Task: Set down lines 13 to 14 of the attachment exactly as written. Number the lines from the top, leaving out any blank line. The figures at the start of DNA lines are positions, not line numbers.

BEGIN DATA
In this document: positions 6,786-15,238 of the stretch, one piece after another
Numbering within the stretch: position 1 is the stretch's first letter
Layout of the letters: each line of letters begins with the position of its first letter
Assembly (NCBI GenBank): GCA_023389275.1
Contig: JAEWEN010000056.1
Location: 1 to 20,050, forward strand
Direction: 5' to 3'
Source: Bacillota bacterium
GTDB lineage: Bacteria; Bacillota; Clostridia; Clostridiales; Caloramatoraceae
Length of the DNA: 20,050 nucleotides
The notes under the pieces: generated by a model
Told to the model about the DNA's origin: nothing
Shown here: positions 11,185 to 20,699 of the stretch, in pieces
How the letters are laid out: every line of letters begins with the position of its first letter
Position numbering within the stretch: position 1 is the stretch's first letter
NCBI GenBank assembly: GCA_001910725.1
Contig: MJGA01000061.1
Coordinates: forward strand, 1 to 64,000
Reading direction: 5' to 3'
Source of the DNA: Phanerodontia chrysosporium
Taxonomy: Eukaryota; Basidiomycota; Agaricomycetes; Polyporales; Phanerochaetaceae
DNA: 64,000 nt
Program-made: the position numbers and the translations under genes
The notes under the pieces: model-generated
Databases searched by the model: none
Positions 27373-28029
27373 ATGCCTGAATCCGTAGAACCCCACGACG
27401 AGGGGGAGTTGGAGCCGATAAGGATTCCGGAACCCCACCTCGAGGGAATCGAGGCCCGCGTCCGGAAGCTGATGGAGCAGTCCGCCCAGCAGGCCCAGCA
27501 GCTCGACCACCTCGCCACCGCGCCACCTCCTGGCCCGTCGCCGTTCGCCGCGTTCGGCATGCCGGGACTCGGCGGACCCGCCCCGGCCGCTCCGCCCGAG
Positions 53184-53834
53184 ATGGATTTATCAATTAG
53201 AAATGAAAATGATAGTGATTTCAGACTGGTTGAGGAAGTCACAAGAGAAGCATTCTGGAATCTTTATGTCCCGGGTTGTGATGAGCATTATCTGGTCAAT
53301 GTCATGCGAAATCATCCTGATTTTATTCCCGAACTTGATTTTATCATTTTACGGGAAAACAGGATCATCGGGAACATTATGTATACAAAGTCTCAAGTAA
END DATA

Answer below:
Shown here: positions 11,185 to 20,699 of the stretch, in pieces
How the letters are laid out: every line of letters begins with the position of its first letter